Common Aspen Leaf Miner

2015 September 30

Sam found this interestingly-mined aspen leaf while we were walking in the woods on June 8, 2015.

This long, squiggly track is characteristic of the Common Aspen Leaf Miner, Phyllocnistis populiella. It started shortly after hatching as an egg at the small end of the trail:

and after working its way all over the leaf surface, it evidently popped out and curled up an edge of the leaf to make a shelter to pupate in. I think we can see the caterpillar’s head poking out just a bit.

As you might guess, these can get extremely common, and tend to favor trembling aspen and balsam poplar as their host plants. By mining the inside of the leaf like that, they can eat the actual nourishing part while leaving the upper and lower skin of the leaf in place as camouflage and general protection from the elements. These are distinct from the Aspen Leaf Blotch Miner moths that we also have around in tremendous quantities, but that make a localized, blotchy leaf mine instead of a long, serpentine trail through the leaf.

In extreme infestations, these types of leaf miner can seriously reduce the ability of the tree to do photosynthesis, and can stunt their growth. Since aspen is widely used for papermaking and for wood products like oriented strandboard[1], it has enough economic value that the miner moths are considered pests.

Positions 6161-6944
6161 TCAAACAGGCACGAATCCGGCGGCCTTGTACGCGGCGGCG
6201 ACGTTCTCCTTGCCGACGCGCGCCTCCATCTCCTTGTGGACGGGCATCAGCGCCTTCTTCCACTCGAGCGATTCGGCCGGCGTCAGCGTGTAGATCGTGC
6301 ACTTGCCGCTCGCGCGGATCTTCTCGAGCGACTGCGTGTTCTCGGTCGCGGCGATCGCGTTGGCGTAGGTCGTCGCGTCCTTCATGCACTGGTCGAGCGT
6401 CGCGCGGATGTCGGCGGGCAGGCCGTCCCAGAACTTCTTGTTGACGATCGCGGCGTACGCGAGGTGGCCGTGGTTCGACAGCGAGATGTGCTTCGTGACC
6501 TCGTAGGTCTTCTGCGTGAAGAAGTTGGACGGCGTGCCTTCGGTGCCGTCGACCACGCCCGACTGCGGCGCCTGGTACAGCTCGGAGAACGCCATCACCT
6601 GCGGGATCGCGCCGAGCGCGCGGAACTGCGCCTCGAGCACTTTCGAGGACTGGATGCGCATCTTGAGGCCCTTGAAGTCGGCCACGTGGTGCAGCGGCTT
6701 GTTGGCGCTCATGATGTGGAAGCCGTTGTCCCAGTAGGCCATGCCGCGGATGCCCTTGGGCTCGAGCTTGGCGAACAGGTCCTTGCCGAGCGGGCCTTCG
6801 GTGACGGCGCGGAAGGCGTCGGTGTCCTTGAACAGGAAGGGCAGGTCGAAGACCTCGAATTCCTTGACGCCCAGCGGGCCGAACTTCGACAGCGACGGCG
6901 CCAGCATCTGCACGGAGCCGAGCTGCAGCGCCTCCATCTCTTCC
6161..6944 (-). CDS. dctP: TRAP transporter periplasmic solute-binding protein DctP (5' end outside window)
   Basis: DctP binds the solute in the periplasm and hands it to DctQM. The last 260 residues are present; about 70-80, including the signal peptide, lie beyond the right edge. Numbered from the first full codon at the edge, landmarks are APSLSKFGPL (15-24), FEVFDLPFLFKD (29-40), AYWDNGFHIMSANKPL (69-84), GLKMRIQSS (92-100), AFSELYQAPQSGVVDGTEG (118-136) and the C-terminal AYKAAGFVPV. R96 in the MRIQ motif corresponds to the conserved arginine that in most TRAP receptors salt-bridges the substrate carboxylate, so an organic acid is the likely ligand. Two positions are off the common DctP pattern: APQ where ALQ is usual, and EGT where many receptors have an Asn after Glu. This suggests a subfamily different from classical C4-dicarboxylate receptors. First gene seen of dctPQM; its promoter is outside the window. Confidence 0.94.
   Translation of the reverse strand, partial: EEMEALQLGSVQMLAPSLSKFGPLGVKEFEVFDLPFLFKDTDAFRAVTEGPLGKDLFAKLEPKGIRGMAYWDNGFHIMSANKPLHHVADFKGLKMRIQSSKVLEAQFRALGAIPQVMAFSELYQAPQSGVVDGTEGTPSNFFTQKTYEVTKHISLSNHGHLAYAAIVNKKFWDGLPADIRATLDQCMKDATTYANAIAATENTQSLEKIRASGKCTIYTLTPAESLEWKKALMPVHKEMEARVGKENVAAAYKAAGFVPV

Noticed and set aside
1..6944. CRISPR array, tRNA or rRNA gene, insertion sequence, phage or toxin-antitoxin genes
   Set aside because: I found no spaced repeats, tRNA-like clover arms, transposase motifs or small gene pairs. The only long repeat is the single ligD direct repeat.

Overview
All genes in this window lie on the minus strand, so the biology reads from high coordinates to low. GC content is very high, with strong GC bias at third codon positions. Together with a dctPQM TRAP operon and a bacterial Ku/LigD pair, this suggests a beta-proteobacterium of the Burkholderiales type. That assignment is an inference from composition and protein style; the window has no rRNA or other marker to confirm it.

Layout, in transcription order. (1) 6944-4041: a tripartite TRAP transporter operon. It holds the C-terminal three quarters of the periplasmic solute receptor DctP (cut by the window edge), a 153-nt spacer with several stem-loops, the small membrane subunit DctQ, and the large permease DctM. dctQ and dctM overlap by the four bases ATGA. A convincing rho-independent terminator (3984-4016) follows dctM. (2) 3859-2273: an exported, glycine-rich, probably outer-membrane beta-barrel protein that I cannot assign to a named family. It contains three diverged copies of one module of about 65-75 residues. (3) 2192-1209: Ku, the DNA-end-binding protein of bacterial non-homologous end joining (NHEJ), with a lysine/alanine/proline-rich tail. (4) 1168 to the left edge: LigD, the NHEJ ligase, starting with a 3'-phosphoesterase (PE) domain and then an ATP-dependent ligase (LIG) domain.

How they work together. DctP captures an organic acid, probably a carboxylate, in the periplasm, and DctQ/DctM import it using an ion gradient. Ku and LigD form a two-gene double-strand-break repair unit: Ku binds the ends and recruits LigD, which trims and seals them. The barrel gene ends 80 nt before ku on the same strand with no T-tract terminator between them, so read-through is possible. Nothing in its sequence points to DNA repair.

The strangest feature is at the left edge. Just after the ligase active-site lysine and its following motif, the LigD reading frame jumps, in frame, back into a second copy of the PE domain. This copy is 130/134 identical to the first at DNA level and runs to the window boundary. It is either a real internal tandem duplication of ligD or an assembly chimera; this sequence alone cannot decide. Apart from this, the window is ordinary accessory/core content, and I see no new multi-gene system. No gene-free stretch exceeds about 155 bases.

[1] Aspen isn’t much of a lumber tree, because the wood is not all that strong and rots quickly. But, on the other hand, the trees grow like crazy and thrive in colder climates where the land isn’t much good for other kinds of agriculture. So, it would be nice to have some way of converting aspen into a usable construction material. Which is why Oriented Strandboard was invented. This is wood chips pressed flat and glued together to make large, strong sheets that make good sheathing material (and is somewhat cheaper than plywood, although it is hard to drive nails into and is kind of annoying to work with sometimes). Aspen is soft and easily made into wood chips, and the addition of the adhesive helps protect it from rotting, and so aspen is widely used for making this material.

2 Responses
  1. Anne Bingham permalink
    September 30, 2015

    Hmm. At first I thought that oriented strand board was the same as particle board, but further googling shows that while it’s manufactured along the same principle, strand board is stronger. Particle board is sawdust and wood chips, strand board has machined chips aligned for strength. Love learning new things!

    Also, it was fun to trace the leaf miner’s route. Did you keep the leaf to see what emerged?

  2. September 30, 2015

    I did keep it, but nothing ever came out (or if it did, it got away. These leaf miners are pretty tiny as adults).

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